SATA-IO, the group in charge of maintaining the SATA specification, has announced (PDF) that revision 3.2 of SATA has been finalized. Importantly this revision brings SATA Express, which melds SATA and PCI Express for bandwidth of up to 2 GB/s, giving high-speed solid state drives the protocol they need.

SATA Express works by utilizing two lanes of PCI Express 3.0 for faster drives that require up to 2 GB/s of bandwidth, or standard SATA 6 Gbps (0.6 GB/s) for slower items such as hard drives. Traditionally PCIe has been reserved solely for graphics cards, expansion cards and some high-end storage drives, but with SATA Express both SATA and PCIe technologies can coexist.

Other benefits to SATA revision 3.2 include support for SATA drives using the M.2 form factor, as well as the Universal Storage Module (USM) that allows removable and expandable storage in devices like Ultrabooks. For embedded solutions, the microSSD standard is supported for single-chip SATA drives, and for hybrid drives a new mechanism called Hybrid Information improves drive performance.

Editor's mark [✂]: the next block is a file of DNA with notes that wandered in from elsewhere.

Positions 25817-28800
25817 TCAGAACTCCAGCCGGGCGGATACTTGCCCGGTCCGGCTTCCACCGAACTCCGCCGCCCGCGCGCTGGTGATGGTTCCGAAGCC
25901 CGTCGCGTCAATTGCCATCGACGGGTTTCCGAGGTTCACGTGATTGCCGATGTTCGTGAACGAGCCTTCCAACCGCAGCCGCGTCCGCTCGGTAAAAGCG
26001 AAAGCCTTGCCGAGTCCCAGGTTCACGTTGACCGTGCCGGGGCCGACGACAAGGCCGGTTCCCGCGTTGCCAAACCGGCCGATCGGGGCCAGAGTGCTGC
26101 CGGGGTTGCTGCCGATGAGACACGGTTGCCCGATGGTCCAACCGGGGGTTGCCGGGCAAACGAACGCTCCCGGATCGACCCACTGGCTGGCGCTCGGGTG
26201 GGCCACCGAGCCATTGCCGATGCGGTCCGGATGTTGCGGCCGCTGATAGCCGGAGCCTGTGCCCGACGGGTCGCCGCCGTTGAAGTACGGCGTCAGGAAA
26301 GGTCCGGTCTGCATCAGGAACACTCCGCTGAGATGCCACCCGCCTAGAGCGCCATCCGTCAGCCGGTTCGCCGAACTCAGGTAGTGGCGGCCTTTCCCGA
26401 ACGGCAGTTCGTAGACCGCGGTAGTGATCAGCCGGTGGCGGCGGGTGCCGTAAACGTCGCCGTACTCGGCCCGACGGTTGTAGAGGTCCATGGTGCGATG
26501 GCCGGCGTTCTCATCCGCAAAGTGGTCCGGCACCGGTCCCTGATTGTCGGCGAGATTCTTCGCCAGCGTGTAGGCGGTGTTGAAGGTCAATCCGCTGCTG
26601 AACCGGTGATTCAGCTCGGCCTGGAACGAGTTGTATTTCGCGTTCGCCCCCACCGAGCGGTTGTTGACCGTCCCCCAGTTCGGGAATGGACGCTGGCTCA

On the energy efficiency side, DevSleep has been included in SATA 3.2, which almost shuts down a drive so that power consumption is kept to a minimum, but at the same time it allows it to turn back on virtually instantly. Transitional Energy Reporting in SATA 3.2 also provides more advanced power management, which combined with DevSleep should allow for instant-on laptops with long standby times.

As with previous revisions to the SATA specification, it will take time for component manufacturers to support the latest version in their products, but as SSDs continue to get faster with each release, support shouldn't be too far away.